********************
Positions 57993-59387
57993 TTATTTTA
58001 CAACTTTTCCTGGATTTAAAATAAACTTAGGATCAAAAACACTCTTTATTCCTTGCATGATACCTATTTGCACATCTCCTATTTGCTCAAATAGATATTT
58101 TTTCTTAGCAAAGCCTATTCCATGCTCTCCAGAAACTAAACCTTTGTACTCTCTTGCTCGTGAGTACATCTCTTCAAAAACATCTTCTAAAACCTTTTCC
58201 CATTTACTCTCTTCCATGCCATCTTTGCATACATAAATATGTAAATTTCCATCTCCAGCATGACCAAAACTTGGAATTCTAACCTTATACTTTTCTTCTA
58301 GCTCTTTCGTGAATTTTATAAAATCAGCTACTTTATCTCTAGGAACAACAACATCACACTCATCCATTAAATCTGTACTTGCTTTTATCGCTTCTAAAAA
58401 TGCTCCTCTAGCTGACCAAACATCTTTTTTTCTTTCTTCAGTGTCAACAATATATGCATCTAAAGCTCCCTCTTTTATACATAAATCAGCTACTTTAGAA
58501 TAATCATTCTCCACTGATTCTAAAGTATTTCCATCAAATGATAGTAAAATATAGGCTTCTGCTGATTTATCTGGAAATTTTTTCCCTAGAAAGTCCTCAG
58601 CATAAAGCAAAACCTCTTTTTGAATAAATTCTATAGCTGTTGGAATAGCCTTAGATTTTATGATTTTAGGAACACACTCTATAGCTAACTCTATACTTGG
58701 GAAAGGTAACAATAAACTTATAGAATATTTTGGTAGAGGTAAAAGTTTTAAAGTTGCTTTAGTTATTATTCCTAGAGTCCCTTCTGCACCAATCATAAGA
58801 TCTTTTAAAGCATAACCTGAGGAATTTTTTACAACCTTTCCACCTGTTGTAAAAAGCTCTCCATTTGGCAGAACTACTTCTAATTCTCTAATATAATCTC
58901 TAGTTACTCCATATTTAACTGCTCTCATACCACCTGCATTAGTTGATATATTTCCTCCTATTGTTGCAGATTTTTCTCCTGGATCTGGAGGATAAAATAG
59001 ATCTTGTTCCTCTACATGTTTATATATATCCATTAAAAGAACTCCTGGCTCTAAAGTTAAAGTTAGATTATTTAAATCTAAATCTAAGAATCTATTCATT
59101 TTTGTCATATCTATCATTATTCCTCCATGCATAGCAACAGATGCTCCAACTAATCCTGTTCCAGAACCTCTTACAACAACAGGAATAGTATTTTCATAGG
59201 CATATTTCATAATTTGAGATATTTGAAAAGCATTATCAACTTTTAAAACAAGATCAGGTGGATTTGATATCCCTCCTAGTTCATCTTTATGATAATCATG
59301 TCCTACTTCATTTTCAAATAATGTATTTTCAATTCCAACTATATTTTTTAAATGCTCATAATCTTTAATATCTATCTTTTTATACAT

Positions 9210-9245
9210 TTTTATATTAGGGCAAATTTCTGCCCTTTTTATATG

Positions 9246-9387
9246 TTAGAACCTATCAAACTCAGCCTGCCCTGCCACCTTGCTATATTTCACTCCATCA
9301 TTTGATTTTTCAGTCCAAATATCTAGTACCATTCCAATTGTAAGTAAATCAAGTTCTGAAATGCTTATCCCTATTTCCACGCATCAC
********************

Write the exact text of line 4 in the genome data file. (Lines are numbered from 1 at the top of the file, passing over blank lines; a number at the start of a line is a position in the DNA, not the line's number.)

58101 TTTCTTAGCAAAGCCTATTCCATGCTCTCCAGAAACTAAACCTTTGTACTCTCTTGCTCGTGAGTACATCTCTTCAAAAACATCTTCTAAAACCTTTTCC